Unofficial Occupy Knoxville Spokesperson after rain and few days passed
Today is an important day in our city’s life: We elect a new mayor to guide us through the next phase in our evolution. Please, please for the sake of the Urban Nation, VOTE. Given that it is an important political day, it seemed a good time to give an update on the most conspicuous political movement in recent weeks: The Occupy Knoxville/Occupy Wall Street movement.
Soggy Occupation Wear
For the first few days after the big rally last month the group maintained a round-the-clock presence in Krutch Park for a while, trying to organize continuous shifts. After a few days it was mostly maintained by a few people who didn’t look quite as enthusiastic. Now, it seems, the group has given up on that effort and our “occupation” is more like sporadic forays into the city.
Mid October Gathering in Krutch Park
Speaking Out for Teachers
They have managed to stage a couple of rallies and/or marches that I’ve bumped into, though there may have been others. The message is becoming a bit more specific, it seems with the complaint being chiefly economic and centered on the inclination of our current laws and government to assist the concentration of wealth in the hands of the richest among us. In that way, it is becoming more of a clear liberal alternative to the Tea Party, though the two seem to intersect at points.
Occupy Knoxville March in Market Square, October 29, 2011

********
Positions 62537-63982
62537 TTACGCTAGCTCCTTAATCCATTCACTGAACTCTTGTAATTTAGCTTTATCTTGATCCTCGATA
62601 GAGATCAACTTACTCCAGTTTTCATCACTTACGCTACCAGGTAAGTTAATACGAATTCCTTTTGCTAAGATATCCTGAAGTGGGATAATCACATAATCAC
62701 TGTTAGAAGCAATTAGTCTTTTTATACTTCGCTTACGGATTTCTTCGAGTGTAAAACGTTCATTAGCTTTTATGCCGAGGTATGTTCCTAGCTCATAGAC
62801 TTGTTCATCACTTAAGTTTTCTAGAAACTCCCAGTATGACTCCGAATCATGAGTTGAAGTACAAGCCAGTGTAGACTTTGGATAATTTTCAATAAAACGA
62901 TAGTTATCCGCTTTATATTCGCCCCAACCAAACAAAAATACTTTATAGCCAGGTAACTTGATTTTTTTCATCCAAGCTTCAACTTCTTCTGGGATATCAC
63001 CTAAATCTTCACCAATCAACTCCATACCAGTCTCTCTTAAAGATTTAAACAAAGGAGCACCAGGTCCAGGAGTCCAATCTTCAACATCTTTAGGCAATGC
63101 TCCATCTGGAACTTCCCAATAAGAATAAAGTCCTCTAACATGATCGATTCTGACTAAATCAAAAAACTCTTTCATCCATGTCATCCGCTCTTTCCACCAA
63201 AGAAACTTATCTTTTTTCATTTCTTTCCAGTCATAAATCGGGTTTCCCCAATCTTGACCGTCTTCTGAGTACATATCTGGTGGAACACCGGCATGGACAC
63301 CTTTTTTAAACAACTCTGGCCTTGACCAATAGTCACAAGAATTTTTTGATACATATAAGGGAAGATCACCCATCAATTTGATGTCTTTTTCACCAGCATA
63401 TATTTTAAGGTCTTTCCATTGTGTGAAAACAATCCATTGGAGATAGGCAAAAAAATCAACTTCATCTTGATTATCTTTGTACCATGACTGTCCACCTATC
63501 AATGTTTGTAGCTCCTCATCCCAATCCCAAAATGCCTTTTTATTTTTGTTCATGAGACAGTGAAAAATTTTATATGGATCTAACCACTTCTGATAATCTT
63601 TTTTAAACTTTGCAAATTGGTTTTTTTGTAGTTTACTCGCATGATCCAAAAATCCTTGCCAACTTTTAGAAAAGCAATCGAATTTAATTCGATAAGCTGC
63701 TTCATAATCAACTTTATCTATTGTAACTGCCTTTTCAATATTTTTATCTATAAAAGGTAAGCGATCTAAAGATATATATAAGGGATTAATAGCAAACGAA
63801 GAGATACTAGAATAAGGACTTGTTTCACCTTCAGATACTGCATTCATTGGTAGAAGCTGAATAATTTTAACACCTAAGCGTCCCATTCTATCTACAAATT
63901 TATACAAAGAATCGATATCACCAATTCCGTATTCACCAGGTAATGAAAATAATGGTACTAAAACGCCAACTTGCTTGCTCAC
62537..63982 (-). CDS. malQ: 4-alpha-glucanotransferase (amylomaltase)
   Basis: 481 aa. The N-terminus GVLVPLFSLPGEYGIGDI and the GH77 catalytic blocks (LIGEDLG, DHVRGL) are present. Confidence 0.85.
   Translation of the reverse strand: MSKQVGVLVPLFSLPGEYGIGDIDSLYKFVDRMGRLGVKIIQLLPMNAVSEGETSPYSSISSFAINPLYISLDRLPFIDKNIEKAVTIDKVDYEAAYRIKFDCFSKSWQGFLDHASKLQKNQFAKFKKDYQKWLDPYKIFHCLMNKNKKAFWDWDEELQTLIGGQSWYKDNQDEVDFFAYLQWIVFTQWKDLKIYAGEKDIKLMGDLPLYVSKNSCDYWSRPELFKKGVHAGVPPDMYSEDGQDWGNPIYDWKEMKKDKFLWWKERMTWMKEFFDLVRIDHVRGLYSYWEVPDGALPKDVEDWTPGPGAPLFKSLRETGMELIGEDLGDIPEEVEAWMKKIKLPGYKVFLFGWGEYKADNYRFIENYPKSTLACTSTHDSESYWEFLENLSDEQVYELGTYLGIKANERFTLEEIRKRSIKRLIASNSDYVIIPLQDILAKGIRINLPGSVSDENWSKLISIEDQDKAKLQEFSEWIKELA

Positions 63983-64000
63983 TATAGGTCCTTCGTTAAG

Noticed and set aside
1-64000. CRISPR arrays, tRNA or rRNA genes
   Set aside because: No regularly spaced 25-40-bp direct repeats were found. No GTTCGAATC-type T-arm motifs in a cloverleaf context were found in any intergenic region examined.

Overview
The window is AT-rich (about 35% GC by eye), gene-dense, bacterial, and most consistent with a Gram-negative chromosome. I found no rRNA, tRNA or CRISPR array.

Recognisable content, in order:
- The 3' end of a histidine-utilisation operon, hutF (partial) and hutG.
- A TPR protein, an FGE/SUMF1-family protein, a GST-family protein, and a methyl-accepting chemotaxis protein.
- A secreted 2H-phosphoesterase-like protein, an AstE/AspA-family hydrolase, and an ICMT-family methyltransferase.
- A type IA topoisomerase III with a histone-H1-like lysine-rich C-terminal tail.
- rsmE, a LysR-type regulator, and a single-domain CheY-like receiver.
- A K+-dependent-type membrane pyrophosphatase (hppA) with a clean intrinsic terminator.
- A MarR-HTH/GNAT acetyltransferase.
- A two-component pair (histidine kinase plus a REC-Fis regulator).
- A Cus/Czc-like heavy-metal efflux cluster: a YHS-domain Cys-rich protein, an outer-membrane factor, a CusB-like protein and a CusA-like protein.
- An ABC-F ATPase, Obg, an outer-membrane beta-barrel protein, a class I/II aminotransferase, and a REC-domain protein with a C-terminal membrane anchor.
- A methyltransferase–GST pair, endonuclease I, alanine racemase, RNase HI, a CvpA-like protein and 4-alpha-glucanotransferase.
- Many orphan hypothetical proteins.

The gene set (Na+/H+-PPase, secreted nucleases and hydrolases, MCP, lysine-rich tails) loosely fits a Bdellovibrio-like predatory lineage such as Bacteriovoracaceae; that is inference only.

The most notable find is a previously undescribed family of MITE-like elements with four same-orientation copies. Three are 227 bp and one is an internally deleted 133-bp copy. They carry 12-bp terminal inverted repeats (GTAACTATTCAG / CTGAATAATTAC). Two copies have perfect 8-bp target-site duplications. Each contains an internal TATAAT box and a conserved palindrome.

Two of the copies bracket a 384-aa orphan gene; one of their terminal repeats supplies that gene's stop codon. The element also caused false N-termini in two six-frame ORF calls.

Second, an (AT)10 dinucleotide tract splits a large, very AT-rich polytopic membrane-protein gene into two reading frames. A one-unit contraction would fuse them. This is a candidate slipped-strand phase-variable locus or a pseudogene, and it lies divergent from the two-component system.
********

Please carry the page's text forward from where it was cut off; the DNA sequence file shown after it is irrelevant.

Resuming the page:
A variety of messages do seem to continue to blend, as the signs about teachers indicates. Again, as it is the Republican legislature which has focused so negatively on teachers in the last session, this message would also seem to be from a liberal or progressive position. I know I’m hoping that the legislature has something better to do with their time the next session than to attack teachers. But maybe that is the most important task they’ve identified.
Occupy Knoxville March, October 29, 2011
Occupy Knoxville March, Market Square, October 29, 2011
The march pictured here is from October 29. There were possibly thirty or so marchers. Nationally the movement seems to have some staying power, so it will be interesting to see how things evolve. It’s pretty funny to imagine having a cadre of elected officials who would be as obsequious toward a liberal group as some of the current ones are to the Tea Party. It might also be fun to host a giant Occupy Knoxville Tea Party downtown. Who knows? If everyone could stop shouting long enough we might have honest conversations and find common ground! Probably not.
So, today is election day. This is the day you can let your vote express your vision of who we might become. My endorsement hasn’t changed: I hope Madeline Rogero is our next mayor and I voted for her early. My opinion has grown stronger over the last few weeks as I’ve watched the campaign. Mike Padgett’s use of video including Morelock Music in the background when Matt has made his support of Rogero open information, riled more than a few downtowners.
But even if you feel Mr. Padgett is the right person, please vote. If you don’t vote, then don’t complain. It’s easy, painless and people have died for your right to do it. Honor them.
I’ll leave you with an “Alternative Election Message” by a British fellow who you will find amusing (as I do) or irritating. He focuses on Great Britain’s particular mess, but ours isn’t that different and the final message is one that applies to us just as well.